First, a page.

Asthmatic running advice

I am training for a triathlon and generally struggle more with running. I am asthmatic and don't have a background in running. I can run a steady 5k without needing my inhaler but have started to do interval training and find I am hitting a bit of a breathless wall. My medication and asthma is under control but any tips on how to improve my lung capacity?



  • Joanna, I've had asthma on and off since I was a wee bun. Best advice I can give from experience is keep your inhaler hardy in case you need it and just keep running. Your lung capacity will increase with training and also your metabusism so your body will be more efficent with the oxygen but not as much as some other people's within the asthma. If it's any use I always carry a water bottle with me even if it's just a short run to help clear my throat a little.

    If you want to give it a try and it helps there are some breathing exercises you can do from yoga and stuff. it's hardish to explain but i'll try. Breath in deeply pushing the air into your chest trying to keep your sholder's as still as possible count your breath for 10 seconds and try to hold your breath for also 10 seconds and then breath out again slowing aiming for 10 seconds and hold your breath after for a few seconds preferably 10 but don't aim for that at first. It should be easy to do a few times and try to do it in and out for a about 10 breaths or so.

    If you are struggling to do that within that sort of time try 8 or 5 secords. It's best to try this laying down at first. Makes it easier and also means that if you get light headed or anything you won't fall over.

    You shouldn't by the way if that happens ever I'd said that wrong or you might have health issue. It's a basic meditation tecniec so a goggle might be in order if I'm not explaining brilliantly. I'm dyslexia as funk.image

    Which tri are you doing chuck?

    *edited due to rubbish expaination at first. definanlty check via goggle and not just take advice from a stranger off the internet.*

  • Thanks, I'll try those breathing exercises. I guess it's just a matter of patience!

    I've signed up for Eton and Blenheim to do sprint distances so far


  • Ditto what Cake says, I'm asthmatic too and always used to take my inhaler with me on every run.  It was like a comfort blanket more than anything else.

    Eventually I was discharged from the asthma clinic at my doctors as the running had hugely improved my breathing.

  • I find that cold air can still trigger asthma symptoms for me on hard training or races, but providing I warm up with high enough intensity, and early enough beforehand (about 20mins before, with a dose of reliever inhaler 10mins before that), then the initial 'shock' to the chest wears off and seems to be immune from symptoms for the next couple of hours, not needing the inhaler whilst running.

  • I can run for hours on end at a steady (slow!) pace but interval training does cause me problems. I was struggling like mad on club interval sessions earlier this year then realised a 15 minute warmup jog just wasn't enough and I really needed at least a good half hour of steady running to get my lungs going well enough so that they wouldn't tighten up when I started running faster on the intervals.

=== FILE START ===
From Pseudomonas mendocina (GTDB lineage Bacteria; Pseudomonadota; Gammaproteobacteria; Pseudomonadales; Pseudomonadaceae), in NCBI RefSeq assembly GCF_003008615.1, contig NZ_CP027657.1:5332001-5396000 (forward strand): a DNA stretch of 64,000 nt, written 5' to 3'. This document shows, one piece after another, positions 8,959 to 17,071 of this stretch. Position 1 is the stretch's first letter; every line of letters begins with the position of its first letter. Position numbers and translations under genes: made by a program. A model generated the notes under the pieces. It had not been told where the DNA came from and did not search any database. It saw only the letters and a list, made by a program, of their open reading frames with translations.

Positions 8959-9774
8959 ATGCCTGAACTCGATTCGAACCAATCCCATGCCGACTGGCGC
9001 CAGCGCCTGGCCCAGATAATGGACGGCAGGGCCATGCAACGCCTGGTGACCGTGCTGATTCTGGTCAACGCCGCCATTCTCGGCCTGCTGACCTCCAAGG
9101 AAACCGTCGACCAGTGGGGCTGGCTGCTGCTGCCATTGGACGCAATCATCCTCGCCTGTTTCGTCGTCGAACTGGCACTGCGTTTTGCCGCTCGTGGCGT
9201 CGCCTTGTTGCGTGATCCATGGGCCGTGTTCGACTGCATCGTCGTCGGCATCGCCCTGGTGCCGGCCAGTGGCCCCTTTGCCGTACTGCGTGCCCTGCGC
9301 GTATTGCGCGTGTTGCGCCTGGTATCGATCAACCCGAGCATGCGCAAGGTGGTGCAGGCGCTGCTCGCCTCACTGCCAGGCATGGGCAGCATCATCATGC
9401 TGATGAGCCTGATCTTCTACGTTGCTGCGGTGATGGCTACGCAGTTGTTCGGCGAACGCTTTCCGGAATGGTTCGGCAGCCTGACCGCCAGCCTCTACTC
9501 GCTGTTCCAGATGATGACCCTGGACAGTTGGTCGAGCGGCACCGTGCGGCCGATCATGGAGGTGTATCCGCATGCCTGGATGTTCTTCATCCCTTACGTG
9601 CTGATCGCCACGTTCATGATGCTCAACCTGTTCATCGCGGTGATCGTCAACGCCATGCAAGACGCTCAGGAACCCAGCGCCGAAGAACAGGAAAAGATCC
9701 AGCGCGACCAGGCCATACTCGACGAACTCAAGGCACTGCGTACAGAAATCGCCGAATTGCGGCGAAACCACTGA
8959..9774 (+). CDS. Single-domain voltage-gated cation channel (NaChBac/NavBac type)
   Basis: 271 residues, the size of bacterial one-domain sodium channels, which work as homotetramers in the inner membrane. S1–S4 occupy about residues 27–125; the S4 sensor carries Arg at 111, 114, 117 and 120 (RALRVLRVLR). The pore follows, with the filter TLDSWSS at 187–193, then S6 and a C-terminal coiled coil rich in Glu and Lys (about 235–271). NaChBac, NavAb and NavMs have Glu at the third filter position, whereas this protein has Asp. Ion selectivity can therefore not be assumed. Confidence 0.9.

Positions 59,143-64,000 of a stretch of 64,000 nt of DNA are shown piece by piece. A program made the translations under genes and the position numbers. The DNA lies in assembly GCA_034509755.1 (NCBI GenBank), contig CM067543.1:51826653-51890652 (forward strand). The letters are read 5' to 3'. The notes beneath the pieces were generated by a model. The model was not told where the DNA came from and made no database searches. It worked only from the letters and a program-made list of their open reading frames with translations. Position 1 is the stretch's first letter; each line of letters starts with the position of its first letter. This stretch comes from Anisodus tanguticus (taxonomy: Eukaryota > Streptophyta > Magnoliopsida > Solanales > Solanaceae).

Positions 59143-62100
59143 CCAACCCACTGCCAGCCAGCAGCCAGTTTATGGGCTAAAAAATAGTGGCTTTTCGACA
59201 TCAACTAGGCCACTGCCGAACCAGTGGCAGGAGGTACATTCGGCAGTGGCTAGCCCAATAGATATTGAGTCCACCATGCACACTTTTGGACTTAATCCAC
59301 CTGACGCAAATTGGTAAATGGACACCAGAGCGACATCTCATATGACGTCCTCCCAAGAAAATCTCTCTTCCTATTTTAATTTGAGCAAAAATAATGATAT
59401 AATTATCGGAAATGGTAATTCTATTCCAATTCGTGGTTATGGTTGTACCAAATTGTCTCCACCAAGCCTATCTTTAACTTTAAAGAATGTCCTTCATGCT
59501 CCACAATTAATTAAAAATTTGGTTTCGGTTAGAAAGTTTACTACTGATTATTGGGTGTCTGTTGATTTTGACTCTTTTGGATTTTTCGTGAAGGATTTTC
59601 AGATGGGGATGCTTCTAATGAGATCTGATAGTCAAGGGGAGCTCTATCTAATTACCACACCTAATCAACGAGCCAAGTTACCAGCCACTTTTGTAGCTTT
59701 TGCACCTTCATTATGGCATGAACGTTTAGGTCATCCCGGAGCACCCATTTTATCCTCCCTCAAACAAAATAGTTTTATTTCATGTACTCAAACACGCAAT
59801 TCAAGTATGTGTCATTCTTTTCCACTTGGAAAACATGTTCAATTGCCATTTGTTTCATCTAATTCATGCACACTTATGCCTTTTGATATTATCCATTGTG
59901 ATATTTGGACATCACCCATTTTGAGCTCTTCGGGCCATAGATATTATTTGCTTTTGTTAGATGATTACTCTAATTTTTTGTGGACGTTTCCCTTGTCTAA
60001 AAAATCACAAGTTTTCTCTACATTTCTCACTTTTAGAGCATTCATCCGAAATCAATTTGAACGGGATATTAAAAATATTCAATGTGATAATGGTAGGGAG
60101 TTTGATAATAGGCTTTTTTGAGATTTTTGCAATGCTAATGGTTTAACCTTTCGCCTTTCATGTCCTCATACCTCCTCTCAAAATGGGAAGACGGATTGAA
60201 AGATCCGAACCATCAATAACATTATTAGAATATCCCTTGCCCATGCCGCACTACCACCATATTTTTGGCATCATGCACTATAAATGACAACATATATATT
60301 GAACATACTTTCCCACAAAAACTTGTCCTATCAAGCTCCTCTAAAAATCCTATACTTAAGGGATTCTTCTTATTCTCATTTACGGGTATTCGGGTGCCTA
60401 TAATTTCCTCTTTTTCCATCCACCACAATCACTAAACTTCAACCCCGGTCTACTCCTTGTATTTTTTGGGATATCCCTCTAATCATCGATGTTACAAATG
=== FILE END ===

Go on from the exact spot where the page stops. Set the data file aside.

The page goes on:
I also went to see an asthma nurse at my GPs and got put on a different steroid inhaler that reduces mucus production in the lungs - different from the blue/brown inhalers which help with the tightening up but don't do anything for mucus production. So I now have a budesonide (white) inhaler and don't use a brown preventer at all. I still use the blue reliever before runs as directed and overall have noticed a huge difference with the new inhaler. Recently went for lung function checkup and was told my lung strength etc was well above average for my age/gender so was very pleased.

    Might be worth making an appointment with your asthma nurse and specifically explaining you need help with running. My asthma was well under control to start with but a change of inhaler has really helped my running - I improved my 10K time by over 4 mins this year!

  • Prawnie - you are asthmatic like Cake but your spelling is fine image

    I find that when I am running I tend to cough a lot and this can last for 3/4 hours after I've finished running and it feels worse during the colder weather. Someone has suggested that this may be exercise related asthma ? Has anybody got any experience of this and how to deal with it ?

  • First of all - go see your doctor for a referral for proper diagnosis. Itight be exercise induced asthma, but it might not be...
  • i have this issue especially in cold weather. i find a couple of quick puffs (pardon the expression), 5 min vigirous warm-up then a final quick puff before the race / session starts and im ready to go. used to run with it in my pocket but don't bother now.

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